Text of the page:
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Still viable in Iowa


There's an intriguing line in Newsweek's cover story this week on John Edwards. Under the "arcane" rules governing the Iowa Democratic caucuses, it says, "a precinct where 25 people show up to vote gets the same number of delegates as a place that packs in 2,500." Is that right? Indeed, the online version of this story, headlined "The Road Warrior," read: "Even if he loses in Iowa's biggest cities, Edwards can still win by wrapping up smaller, far-flung precincts."

It's true, the results in Iowa, on the Democratic side anyway, are not a straight-up polling of caucus-goers. (On the Republican side, they are.) But the rules aren't nearly as loopy as Newsweek makes them out to be. Here's how they work: Delegates are allocated to precincts according to the total number of Democratic votes each precinct cast in the '06 gubernatorial and '04 presidential elections. So, yes, regardless of how many Democrats show up this year in Precinct X in Des Moines, they will choose a fixed, pre-set number of delegates to the county convention, which picks delegates to the state convention, which picks delegates to the Democratic National Convention.

However, Des Moines has a lot more precincts than, say, Estherville. And while precinct turnouts do vary some, they're generally in the plus or minus 100 range; Iowa Democrats are forecasting a total of 150,000 caucus-goers spread across 1,784 precincts statewide. Bottom line: It's one person, one vote, but it's not one vote for Estherville and one for Des Moines, either.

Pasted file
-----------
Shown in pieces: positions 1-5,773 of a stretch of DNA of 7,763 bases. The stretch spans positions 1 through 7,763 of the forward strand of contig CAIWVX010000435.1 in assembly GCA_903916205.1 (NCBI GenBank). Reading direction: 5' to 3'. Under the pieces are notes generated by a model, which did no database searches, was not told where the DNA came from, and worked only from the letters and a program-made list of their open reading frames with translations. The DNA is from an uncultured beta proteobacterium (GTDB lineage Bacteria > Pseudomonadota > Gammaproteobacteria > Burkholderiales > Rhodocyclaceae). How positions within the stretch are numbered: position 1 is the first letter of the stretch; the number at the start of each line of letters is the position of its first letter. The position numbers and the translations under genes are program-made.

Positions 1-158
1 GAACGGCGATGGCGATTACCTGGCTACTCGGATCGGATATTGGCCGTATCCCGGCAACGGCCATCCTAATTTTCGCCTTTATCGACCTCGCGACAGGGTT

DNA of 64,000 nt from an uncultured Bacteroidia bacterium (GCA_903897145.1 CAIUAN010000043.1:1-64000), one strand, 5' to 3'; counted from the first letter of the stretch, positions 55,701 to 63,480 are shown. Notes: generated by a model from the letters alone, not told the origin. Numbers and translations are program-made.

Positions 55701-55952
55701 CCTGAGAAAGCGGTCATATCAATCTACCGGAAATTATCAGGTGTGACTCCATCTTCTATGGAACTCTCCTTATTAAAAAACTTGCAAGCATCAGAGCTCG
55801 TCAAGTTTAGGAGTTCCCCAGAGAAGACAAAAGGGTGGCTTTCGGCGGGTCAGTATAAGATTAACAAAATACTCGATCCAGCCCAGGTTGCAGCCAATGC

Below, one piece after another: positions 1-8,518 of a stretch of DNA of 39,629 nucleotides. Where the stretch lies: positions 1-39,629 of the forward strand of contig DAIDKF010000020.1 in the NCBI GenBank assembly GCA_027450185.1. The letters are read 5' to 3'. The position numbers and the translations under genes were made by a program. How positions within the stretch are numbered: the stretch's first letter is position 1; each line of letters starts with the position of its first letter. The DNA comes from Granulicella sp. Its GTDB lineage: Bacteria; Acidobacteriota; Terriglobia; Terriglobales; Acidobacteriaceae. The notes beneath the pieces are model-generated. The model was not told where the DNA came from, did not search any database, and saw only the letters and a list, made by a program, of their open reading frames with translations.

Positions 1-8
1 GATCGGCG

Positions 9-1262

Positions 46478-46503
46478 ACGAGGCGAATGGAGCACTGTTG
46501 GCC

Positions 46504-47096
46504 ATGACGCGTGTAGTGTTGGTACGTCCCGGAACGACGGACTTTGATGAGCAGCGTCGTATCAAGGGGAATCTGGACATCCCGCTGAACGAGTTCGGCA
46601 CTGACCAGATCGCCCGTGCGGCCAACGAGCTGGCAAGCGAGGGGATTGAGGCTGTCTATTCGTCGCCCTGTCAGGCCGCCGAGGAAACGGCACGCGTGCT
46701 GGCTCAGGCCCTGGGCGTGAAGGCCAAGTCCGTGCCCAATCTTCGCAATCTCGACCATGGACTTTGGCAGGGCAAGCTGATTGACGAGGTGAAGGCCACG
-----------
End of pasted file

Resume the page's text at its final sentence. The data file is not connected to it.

The system is intended to give precincts more delegates if they have more Democrats, rather than just allocate them by the total number of registered voters. They don't, as Newsweek implies, give equal numbers of delegates to every precinct, regardless.

The question of turnout has come up in connection with college students, who are expected to go heavily for Barack Obama. Most won't be back on campus by January 3, however, which as you've probably heard or read somewhere, will hurt Obama's chances. Wrong, says Norm Sterzenbach, Iowa Democratic party political director, who recently briefed reporters on caucus arcana. Says Sterzenbach, per the Washington Post: "College students can have a significantly greater impact now" if they vote in all their home towns, rather than just bunch up in a handful of college-town precincts where, as noted, huge turnouts would make no difference to the number of delegates selected.

Second choices are a big deal. After some speech-making, all caucus-goers vote with their feet, gathering for their favorite candidates. But candidates who have less than 15 percent of the room are declared "non-viable"—and caucus-goers get a second choice. In 2004, caucus "entrance polls" showed Edwards and Howard Dean neck-and-neck for second place behind John Kerry. But when the caucusing was over, Edwards finished second with 32 percent of the delegates (to Kerry's 38 percent); Dean won just 11 percent.

The latest line in N.C.: According to Public Policy Polling, Edwards would defeat the top three Republicans in North Carolina, but Rudy Giuliani, Mike Huckabee and Mitt Romney would all beat Obama or Hillary Clinton.

—Bob Geary

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